• Supporting system maintenance, future enhancements, and upgrades.
  • Providing input data for continuous risk management efforts.

The Systems Engineer responsible for interface management has numerous key tasks throughout the life cycle, including:

  • Defining and establishing interface specifications.
  • Assessing compliance of interfaces among configuration items composing systems or SoS.
  • Monitoring the viability and integrity of interfaces within a system.
  • Establishing an interface management plan to assess existing and emerging interface standards and profiles, to update interfaces and to abandon obsolete architectures.

The PM should establish an Interface Control Working Group (ICWG) composed of appropriate technical representatives from the interfacing activities and other interested participating organizations. The ICWG serves as a forum to develop and provide interface requirements, as well as to focus on detail interface definition and timely resolution of issues. In the SoS environment, external program offices and developers collaborate as members of the ICWG.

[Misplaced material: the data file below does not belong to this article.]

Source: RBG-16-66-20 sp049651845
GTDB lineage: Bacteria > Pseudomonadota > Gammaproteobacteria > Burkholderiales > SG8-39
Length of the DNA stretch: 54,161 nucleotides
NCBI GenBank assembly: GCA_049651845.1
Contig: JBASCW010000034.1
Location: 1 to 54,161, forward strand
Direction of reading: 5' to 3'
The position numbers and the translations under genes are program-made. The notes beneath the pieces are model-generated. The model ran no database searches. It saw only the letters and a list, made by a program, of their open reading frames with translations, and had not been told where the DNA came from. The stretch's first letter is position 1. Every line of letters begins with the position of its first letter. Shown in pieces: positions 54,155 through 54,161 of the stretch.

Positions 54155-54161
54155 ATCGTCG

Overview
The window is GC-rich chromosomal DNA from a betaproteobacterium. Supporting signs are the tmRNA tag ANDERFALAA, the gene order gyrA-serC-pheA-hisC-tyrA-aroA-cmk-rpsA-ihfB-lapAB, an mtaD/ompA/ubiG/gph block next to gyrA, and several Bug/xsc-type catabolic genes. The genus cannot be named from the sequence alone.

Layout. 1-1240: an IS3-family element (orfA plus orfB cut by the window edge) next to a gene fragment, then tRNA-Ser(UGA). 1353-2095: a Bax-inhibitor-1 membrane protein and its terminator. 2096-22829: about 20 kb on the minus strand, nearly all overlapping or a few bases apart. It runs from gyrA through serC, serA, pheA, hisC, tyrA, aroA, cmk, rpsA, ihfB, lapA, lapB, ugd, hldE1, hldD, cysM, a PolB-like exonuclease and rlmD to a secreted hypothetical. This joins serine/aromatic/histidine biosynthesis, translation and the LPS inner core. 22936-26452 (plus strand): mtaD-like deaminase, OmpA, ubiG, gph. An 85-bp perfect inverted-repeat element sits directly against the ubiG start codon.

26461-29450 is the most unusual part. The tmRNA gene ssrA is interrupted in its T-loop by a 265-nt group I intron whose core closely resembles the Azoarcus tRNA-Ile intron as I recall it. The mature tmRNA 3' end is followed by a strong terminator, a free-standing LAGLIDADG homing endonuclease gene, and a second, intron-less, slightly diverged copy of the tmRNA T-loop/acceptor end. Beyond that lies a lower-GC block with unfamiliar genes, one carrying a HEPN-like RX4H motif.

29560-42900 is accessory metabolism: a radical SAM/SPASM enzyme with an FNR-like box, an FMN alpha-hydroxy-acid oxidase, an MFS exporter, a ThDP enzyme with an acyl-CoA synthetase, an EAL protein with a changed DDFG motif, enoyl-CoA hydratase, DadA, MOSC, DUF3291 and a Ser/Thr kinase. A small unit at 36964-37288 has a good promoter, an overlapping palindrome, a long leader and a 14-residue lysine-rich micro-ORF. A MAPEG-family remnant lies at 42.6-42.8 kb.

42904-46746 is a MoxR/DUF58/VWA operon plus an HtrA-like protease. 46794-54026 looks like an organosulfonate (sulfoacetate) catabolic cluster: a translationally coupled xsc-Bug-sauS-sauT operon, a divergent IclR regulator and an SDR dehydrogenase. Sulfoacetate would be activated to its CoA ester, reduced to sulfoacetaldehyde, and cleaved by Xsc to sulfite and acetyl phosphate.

Key terms

Interface Requirements Specification

Statutes, Regulations, Guidance

DAU Training Courses

ACQuipedia Articles

DASD(SE) Initiative

SoS Systems Engineering

Products and Tasks

Product Tasks
19-1-1: Manage system interfaces
  1. Identify interface requirements for the system of interest.
  2. Capture interface requirements.
  3. Track identified requirements in accordance with the configuration management plan.
  4. Assess proposed engineering changes for their impact on interfaces.
  5. Provide recommendations to decision makers on proposed engineering changes.
  6. Document approved engineering changes and their impacts to interfaces in accordance with the configuration management plan.
19-2-1: Evaluate interface management techniques
  1. Identify configuration management techniques described in the acquisition’s configuration management plan.
  2. Identify interface management techniques described in the acquisition’s interface management plan techniques if applicable.
  3. Evaluate identified techniques for compliance with accepted configuration management standards and practices.
  4. Document evaluation results and recommend changes to decision maker.

Source: AWQI eWorkbook